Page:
root, and if you're using Wi-Fi, you then have to install and configure WLAN support manually.
Then you can run the
setup-alpine tool, which will format the hard disk – no dual-booting out of the box here – and build a minimal bootable system. Fortunately, if you need optional extras such as Wi-Fi support, there is a 750MB "Extended ISO" available which contains such additional tools. The standard ISO is under 150MB, and doesn't contain much: you will need a working broadband connection, and we advise you to plug in an Ethernet cable.
Then, you reboot and continue setup, installing a desktop if you want one, and installing whatever tools and apps you need. Fortunately, the documentation is good, because it's not a trivial job.
A very convenient new feature in this version is a
setup-desktop tool which will install one of three desktops (GNOME, KDE Plasma or Xfce) in a single step.
In Alpine 3.15 this was a multi-stage manual process, and to be honest, a few years ago, getting a GUI going at all defeated your correspondent completely. The new installer even installs Firefox 100 for you, which is handy: you will probably need it to Google what to do next. Such as, say, manually installing
network-manager, or adding sound support, or installing LibreOffice.
Note that being based on a different C library means that many off-the-peg Linux binaries won't work. Alpine does include an optional
dpkg tool for installing Debian and Ubuntu packages, but the problem is that proprietary Linux apps such as Google Chrome depend on glibc and a whole host of other bits of Debian which just aren't there on Alpine.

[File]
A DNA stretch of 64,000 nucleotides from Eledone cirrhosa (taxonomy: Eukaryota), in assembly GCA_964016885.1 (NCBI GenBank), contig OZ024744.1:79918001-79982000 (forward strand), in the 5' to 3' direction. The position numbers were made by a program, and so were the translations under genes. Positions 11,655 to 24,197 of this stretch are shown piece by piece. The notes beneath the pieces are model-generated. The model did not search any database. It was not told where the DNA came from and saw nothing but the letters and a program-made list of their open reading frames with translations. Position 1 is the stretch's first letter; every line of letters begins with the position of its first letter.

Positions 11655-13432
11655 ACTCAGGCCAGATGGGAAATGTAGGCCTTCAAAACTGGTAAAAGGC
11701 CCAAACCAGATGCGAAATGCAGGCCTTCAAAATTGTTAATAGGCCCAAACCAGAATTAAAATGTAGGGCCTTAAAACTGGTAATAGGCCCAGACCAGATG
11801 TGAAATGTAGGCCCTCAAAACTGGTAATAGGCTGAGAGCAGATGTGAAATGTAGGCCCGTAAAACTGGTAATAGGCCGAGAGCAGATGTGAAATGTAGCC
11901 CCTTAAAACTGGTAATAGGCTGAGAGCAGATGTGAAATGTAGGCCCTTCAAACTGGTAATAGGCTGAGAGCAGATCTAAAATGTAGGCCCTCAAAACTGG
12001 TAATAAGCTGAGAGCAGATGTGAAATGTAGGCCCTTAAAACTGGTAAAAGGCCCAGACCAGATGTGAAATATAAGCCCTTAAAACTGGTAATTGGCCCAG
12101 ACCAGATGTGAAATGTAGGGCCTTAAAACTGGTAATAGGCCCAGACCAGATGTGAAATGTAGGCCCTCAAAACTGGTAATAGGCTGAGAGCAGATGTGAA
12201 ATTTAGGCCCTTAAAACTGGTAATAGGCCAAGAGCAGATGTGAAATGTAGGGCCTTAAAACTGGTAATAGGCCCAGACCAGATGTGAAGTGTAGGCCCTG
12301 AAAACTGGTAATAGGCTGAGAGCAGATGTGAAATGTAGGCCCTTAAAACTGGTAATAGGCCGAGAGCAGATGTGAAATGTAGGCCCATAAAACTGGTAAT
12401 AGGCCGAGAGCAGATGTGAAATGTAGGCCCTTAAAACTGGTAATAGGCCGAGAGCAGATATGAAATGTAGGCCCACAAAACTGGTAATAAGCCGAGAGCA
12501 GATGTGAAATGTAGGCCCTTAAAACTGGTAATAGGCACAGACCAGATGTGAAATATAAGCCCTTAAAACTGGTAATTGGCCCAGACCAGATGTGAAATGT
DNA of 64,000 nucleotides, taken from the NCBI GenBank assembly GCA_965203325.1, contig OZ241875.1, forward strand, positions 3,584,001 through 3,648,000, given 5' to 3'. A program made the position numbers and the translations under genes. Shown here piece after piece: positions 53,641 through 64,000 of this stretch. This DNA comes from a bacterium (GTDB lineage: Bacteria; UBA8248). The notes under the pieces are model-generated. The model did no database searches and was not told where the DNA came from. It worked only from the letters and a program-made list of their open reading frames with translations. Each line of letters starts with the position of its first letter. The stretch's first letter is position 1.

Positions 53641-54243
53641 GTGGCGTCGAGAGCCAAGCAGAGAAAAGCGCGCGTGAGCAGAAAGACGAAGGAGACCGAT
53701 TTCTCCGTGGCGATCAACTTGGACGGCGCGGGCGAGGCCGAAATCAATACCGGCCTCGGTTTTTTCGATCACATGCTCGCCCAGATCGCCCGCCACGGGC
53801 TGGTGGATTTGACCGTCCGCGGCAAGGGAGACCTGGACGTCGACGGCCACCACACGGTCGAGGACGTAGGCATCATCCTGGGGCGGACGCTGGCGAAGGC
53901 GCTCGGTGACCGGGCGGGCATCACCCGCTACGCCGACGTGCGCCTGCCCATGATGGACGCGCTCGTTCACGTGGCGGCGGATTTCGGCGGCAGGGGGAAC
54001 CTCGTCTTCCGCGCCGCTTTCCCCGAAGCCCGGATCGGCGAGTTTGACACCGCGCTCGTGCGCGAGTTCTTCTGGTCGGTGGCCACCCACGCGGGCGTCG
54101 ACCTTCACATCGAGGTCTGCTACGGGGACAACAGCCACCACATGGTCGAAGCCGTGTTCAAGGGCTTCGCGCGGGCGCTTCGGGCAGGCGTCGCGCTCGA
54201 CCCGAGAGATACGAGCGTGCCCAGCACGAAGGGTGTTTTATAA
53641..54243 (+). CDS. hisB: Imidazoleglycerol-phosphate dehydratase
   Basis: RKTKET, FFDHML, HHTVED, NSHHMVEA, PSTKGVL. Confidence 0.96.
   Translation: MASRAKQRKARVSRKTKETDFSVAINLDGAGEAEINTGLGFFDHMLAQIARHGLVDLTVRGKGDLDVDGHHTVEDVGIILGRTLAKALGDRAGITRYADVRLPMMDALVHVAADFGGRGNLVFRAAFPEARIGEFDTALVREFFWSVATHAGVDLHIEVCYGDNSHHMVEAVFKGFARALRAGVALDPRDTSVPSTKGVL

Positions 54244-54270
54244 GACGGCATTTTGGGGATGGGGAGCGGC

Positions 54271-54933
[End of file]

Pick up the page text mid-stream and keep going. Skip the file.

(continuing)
This is the first version of a new release, and we did encounter a few glitches. For example, the x86-64 ISO won't boot from a Ventoy USB key, although it installed fine into a VM. The x86-32 version worked perfectly. Once we installed Xfce, some submenus of the Applications menu were missing their icons, showing just a placeholder – which also affected a VM upgraded from Alpine 3.15.
The ordinary user account created during setup couldn't log in from a graphical session, because the setup program hadn't created a home directory.
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If you know your way around Linux, these are mostly trivial details, but such niggles mean we wouldn't recommend Alpine to a Linux newbie.
We installed the 32-bit edition on one of the oldest machines we had to hand, a Thinkpad W500 with a Core 2 Duo CPU and a mere 100GB mechanical hard disk. Everything went fine, it installed in minutes, and for a 14-year-old laptop, the result was fast and responsive, and boots from cold in well under a minute.
It's quite impressive to see a 2022 distro turn this old box back into the powerful workstation it was at the start of the Credit Crunch.
Alpine is an unusual little distro in several ways, including being unusually small and simple, and once you learn how to configure what you need, it works as well as more conventional distros that need five to ten times more resources. This version is easier to install than ever before, but barely any bigger. We are impressed. ®